- After four decades in the business, you might think Leo and Mary Kay Horant would be leaning toward retirement. But Leo would tell you his greenhouse is his vacation spot.
"This is my happy place," Horant said Tuesday morning. "I'll work 12 hours a day."
Never was that more apparent than eight months ago. Fire ripped through the Eagle River couple's home and garden center on Highway 70 August 17, 2015. The Horants' "Gardener's Gate" greenhouse near Pick 'n Save became something of a lifeboat.
"Mary came over [the morning of the fire]," Leo recalled. "[She told the paramedics] He wants to go to work. And I came here at 7 or 8 in the morning and opened up and did the work and i don't think I've seen the fire yet."
Leo Horant went back to work just hours after the fire nearly killed him and Mary Kay. The gardener now suffers from lapses of memory loss and bad eyesight, but the couple was determined to keep working.
"Leo always wishes for more space, but i think it's manageable," Mary Kay said of their current greenhouse. "I think it's very good."
The Horants opened a temporary floral shop in the Vilas County Business Incubator late last summer. They then spent the winter preparing the Gardener's Gate for the spring's annual rush. That's turned into a challenge for Mary Kay any time an old customer calls with an order.
"I'm an old fashioned person, I do have paper records, or I did," Horant says with a sigh. "They're not there and it's just, Oh, we have to do this a little different this year, but we're getting it done."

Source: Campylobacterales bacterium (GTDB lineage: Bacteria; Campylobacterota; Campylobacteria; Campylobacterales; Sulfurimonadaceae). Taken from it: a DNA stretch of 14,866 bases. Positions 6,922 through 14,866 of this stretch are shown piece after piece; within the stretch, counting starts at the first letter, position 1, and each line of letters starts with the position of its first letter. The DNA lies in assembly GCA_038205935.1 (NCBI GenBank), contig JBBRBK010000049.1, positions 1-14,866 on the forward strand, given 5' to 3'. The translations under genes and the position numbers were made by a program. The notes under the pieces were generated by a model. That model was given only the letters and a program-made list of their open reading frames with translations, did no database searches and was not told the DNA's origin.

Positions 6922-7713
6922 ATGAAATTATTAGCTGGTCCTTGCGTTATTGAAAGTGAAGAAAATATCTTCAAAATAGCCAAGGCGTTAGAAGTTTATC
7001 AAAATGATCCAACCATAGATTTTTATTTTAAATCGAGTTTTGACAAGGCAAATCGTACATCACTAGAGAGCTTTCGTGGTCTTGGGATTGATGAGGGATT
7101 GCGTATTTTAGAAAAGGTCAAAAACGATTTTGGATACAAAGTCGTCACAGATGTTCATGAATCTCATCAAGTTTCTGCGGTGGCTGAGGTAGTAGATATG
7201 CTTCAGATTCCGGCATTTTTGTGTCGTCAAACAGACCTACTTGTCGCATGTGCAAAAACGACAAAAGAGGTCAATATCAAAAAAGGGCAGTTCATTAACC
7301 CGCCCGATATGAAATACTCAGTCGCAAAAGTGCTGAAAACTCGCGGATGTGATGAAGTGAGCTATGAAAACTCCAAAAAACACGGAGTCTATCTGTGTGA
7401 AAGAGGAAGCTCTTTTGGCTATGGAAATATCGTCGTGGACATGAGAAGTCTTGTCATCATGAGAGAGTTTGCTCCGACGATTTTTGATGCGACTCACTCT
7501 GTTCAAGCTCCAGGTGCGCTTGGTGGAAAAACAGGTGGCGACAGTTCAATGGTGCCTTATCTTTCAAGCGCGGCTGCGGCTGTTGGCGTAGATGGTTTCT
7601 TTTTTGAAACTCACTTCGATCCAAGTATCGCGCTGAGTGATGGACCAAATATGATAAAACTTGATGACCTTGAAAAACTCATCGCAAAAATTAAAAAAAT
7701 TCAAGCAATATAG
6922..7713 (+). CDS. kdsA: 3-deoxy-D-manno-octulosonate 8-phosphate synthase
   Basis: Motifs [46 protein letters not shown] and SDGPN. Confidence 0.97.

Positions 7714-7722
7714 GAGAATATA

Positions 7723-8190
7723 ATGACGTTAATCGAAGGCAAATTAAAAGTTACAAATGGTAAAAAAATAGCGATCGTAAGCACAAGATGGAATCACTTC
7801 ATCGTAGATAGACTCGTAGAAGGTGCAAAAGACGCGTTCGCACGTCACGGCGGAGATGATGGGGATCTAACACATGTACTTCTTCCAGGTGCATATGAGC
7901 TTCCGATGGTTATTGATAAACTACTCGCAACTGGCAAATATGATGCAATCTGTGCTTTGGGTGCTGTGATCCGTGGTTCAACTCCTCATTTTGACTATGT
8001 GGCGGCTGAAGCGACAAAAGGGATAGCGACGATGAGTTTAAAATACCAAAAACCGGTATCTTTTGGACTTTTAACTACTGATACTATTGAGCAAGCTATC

That may be an understatement. Despite the fire, the Horants booked 32 weddings this year and are busy taking 30 to 40 mother's day orders each day.
"They're calling from Texas, they're doing this," Leo said. "It's like, yeah, we're calling from Eagle River. Oh, you're right in eagle river? No, Eagle River, Alaska." Leo rattled off other locations where they still get customers too, including Ontonagon and Marquette, Michigan, Land O' Lakes, Phelps, St. Germain and Sayner.
"We can't believe the outpouring [of support] and just the concerns [from the community] still," Mary Kay said.
Crews tore down the old home and garden center on the city's south side months ago and the Horants say they're still working on insurance to determine if rebuilding is financially viable. But the couple knows they want to stay put.
"We'll just see how it evolves," Mary Kay said. "But Horant's will always have a presence here as a florist. As long as we're around."
For this couple, that could mean working for a decade or more, perennially returning to a community that's showing the Horant's another form of beauty.
"Every day, like I said, is a challenge, but we're blessed to be here," Mary Kay said before turning to a potted plant. "We are blessed to still be here."